His study was funded by the three educational institutions, several individuals, Commerce Lexington, the Blue Grass Trust, the Blue Grass Community Foundation, Fayette Alliance, the Downtown Development Authority and the city.
The report echoes a similar one conducted in 2002, when Lee T. Todd Jr. was president of UK and Pam Miller was mayor.
The College Town plan said UK needed at least 4,000 more beds and suggested replacing the parking lots around Memorial Coliseum with new buildings for UK's business and law schools, among many other suggestions of how to create a more vibrant town-gown connection.
Much of the plan centered on redeveloping the area between UK and downtown, including an executive MBA building on a grassy lot on High Street near Calvary Baptist Church that still sits empty.
Blaik praised UK President Eli Capilouto's plans for new housing, which are expected to create 9,000 new beds in a partnership with a private developer. A new 600-bed residence hall is under construction near the William T. Young Library.
"Where that new housing will go and how it will get done and how it will be implemented to create the vibrancy is still up in the air," Blaik said. "I applaud their commitment to building student housing, and we are in discussions with them about where those discussions are and how it can benefit the neighborhoods and the campus."
Bob Wiseman, UK's vice president for facilities management, said the northern portion of UK's campus is bordered by urban areas, while the southern end is in a more suburban area. There are plans to replace and expand much of the student housing between Limestone and Avenue of Champions, but a lot of new housing also will be placed farther south, where large dorm towers now sit.
"I think we'd have opportunity for good solid discussion, particularly on north campus, for how we achieve the community and the university's goal of connecting with downtown as well as assisting in neighborhood redevelopment and stabilization," Wiseman said.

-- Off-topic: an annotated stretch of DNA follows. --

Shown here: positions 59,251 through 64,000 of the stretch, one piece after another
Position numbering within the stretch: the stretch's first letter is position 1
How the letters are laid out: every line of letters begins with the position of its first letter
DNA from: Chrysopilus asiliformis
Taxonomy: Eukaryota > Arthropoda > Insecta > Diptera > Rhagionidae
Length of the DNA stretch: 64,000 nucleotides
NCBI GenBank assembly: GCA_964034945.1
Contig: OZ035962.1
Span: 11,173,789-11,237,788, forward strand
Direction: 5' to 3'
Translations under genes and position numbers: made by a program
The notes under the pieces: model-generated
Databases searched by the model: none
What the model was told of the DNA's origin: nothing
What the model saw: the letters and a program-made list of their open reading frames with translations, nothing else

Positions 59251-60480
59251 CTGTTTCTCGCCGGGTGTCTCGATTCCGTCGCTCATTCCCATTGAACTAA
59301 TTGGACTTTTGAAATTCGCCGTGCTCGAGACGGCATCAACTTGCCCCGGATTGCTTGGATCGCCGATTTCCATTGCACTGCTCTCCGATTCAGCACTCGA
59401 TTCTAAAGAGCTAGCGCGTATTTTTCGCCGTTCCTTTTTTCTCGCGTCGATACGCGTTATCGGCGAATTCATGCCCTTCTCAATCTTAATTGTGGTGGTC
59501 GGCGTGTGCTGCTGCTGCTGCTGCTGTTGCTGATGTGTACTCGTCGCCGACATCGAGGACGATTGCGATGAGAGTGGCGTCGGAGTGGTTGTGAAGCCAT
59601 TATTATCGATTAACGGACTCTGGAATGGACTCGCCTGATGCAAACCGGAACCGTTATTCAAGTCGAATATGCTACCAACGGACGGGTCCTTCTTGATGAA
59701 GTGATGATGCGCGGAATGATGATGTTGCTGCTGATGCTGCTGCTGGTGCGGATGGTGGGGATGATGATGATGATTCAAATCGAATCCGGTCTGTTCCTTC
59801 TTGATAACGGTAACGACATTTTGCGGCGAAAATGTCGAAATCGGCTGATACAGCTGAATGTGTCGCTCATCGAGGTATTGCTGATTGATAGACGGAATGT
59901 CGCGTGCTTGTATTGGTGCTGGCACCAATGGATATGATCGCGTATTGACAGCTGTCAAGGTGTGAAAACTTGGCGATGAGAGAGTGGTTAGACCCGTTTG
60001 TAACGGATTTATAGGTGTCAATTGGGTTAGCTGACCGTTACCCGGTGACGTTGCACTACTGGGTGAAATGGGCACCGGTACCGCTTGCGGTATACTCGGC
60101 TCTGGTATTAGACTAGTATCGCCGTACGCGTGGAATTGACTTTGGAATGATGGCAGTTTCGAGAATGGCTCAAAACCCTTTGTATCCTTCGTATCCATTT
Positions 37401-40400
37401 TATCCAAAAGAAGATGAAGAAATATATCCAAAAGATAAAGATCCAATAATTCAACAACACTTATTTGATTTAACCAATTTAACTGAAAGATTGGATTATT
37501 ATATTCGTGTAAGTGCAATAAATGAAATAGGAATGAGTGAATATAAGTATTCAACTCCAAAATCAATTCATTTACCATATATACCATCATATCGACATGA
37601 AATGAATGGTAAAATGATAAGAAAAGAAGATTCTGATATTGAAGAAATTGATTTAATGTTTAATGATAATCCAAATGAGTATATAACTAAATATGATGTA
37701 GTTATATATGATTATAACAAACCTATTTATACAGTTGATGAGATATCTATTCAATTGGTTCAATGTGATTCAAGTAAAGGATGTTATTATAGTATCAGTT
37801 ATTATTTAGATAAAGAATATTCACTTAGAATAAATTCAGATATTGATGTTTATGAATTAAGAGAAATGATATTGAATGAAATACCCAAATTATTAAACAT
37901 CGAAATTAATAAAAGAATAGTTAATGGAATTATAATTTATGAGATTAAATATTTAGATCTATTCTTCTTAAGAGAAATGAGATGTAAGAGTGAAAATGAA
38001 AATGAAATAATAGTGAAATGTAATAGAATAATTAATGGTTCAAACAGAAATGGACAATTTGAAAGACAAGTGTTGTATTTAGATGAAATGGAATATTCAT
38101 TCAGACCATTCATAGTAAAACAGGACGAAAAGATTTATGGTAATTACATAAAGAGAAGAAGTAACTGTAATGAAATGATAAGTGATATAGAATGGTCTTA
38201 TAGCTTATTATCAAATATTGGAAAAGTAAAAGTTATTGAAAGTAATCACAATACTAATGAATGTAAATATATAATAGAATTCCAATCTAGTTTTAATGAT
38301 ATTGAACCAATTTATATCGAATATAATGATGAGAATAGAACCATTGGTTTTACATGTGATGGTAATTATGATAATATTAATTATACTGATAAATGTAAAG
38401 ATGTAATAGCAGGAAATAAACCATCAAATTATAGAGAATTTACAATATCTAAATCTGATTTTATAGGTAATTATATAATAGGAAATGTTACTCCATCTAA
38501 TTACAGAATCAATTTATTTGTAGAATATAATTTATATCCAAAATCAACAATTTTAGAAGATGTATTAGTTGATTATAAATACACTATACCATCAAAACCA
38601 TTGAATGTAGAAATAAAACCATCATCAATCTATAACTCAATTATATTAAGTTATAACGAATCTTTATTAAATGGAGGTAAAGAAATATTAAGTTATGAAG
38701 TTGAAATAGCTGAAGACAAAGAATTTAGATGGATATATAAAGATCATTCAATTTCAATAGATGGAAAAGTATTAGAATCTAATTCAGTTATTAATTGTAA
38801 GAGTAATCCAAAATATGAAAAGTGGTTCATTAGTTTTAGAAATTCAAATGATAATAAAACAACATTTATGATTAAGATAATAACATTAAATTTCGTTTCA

Gray expressed optimism moving forward. "We have a new president (at UK), fresh beginning and willingness to engage this issue in a meaningful way, examine it carefully, including examining the resources we're going to need," he said.
John Michler, former president of the Aylesford Neighborhood Association, also praised the report.
"Omar Blaik has a real understanding of how to use the university as an economic stimulant," Michler said. "This was pointed out by a former study on town-gown relations. Blake is just saying it better and more precisely."
The Aylesford neighborhood has one of the highest rates of rental units and non-family households.
"Certainly, Blake's recommendation on where to build dorms is totally on target," Michler said. "Rather than isolate students inside the university, we have said all along for downtown to have a true revival, it is important to have more people living in and close to downtown."
For example, building student housing on what is now a university-owned parking lot between South Limestone and South Upper Street "would be a far better use for that land than a barren, asphalt plot," Michler said.
Beverly Fortune contributed to this story. Linda Blackford: (859) 231-1359, Twitter: @lbblackford.